Georgiy Starostin criticized McAlpin's proposed morphological correspondences between Elamite and Dravidian as no closer than correspondences with other nearby language families,[8] while Bhadriraju Krishnamurti regarded them to be ad hoc, and found them to be lacking phonological motivation.[9] Similar criticisms are stated by Kamil Zvelebil and others.[9] Furthermore, Elamite is generally accepted by scholars to be a language isolate, unrelated to any other known language.[10][11][12]

Renfrew and Cavalli-Sforza have also argued that Proto-Dravidian was brought to India by farmers from the Iranian part of the Fertile Crescent,[13][14][15][note 2] but more recently Heggarty and Renfrew noted that "McAlpin's analysis of the language data, and thus his claims, remain far from orthodoxy", adding that Fuller finds no relation of Dravidian languages with other languages, and thus assumes it to be native to India.[2] Renfrew and Bahn conclude that several scenarios are compatible with the data, and that "the linguistic jury is still very much out."[2]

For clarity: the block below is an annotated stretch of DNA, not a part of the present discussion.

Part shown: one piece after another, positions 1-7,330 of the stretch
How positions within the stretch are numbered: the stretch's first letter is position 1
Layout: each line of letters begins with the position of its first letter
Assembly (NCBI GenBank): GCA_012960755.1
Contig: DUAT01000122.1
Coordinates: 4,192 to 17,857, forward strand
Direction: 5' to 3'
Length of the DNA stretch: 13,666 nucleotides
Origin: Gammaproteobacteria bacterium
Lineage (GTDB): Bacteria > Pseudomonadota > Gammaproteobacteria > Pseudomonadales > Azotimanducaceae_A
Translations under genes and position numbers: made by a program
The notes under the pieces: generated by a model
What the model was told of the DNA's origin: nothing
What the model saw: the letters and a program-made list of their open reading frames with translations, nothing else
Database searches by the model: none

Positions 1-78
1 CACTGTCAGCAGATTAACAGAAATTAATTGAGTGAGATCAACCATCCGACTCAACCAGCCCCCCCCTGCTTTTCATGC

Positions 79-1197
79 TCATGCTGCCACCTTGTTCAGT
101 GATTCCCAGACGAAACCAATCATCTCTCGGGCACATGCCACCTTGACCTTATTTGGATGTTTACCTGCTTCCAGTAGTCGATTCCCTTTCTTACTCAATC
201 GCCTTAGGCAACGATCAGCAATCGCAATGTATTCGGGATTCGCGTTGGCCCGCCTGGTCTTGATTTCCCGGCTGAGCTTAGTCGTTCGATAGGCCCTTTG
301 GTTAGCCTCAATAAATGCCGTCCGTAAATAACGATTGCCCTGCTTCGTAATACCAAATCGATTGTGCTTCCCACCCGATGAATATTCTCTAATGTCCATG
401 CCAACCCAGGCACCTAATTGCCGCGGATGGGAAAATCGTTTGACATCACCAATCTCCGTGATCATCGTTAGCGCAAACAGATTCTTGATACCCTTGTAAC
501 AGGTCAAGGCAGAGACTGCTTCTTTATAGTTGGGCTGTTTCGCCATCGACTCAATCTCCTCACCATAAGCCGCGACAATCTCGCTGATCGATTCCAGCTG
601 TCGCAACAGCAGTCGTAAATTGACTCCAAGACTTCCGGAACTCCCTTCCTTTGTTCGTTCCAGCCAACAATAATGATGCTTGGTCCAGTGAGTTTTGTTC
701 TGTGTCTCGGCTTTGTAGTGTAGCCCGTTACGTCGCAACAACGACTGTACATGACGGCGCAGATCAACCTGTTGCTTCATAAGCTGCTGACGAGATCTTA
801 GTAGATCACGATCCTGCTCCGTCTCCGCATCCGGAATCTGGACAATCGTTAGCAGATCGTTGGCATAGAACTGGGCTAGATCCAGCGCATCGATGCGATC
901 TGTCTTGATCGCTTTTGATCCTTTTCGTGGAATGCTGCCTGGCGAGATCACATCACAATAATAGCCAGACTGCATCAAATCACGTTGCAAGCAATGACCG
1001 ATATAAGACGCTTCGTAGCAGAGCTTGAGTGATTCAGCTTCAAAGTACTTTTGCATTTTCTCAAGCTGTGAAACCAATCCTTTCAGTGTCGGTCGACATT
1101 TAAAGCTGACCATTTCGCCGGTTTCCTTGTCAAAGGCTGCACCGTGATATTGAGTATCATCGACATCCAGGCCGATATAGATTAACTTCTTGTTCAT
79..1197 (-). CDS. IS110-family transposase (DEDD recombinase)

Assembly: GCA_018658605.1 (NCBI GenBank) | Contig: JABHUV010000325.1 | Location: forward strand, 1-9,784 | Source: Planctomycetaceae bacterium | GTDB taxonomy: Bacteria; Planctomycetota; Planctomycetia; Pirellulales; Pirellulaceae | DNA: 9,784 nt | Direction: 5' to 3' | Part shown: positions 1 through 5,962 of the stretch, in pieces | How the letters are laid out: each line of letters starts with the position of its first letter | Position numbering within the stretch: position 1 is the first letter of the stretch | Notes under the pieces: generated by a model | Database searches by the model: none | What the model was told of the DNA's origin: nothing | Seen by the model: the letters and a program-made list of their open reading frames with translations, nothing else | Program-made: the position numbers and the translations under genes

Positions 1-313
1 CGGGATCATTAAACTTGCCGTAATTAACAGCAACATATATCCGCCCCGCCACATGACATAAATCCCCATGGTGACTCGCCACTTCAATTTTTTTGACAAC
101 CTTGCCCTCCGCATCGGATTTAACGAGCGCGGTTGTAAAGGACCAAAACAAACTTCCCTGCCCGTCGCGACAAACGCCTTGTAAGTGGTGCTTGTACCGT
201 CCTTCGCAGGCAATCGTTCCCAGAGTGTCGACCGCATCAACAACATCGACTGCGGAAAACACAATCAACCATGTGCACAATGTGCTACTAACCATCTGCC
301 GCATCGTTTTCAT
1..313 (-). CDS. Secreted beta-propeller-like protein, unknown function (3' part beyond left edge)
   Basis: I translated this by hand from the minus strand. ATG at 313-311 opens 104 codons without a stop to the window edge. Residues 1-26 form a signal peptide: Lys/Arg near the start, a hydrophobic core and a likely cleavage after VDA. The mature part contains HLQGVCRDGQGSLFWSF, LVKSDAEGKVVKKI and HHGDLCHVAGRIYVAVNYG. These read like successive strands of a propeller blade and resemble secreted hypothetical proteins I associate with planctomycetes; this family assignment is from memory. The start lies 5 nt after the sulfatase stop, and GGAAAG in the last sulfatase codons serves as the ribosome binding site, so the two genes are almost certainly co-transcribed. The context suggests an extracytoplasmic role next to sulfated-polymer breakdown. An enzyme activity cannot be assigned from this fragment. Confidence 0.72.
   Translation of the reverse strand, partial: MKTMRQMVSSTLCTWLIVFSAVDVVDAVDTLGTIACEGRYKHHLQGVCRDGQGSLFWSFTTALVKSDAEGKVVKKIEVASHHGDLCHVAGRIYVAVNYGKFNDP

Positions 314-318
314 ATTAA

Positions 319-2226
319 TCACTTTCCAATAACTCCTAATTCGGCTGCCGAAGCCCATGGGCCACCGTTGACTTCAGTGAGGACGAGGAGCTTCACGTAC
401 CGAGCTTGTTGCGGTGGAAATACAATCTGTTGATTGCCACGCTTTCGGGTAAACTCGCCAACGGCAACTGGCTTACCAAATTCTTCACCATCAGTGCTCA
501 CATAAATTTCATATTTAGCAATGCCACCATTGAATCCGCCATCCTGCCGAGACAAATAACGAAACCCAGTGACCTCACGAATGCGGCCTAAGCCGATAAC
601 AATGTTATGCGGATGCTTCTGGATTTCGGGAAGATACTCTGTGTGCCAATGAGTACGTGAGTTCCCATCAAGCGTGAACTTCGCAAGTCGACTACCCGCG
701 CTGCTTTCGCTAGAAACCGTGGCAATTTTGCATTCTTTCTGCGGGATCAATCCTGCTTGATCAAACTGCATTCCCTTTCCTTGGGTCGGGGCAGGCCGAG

Proposed cultural links[edit]

Apart from the linguistic similarities, the Elamo-Dravidian hypothesis rests on the claim that agriculture spread from the Near East to the Indus Valley region via Elam. This would suggest that agriculturalists brought a new language as well as farming from Elam. Supporting ethno-botanical data include the Near Eastern origin and name of wheat (D. Fuller). Later evidence of extensive trade between Elam and the Indus Valley Civilization suggests ongoing links between the two regions.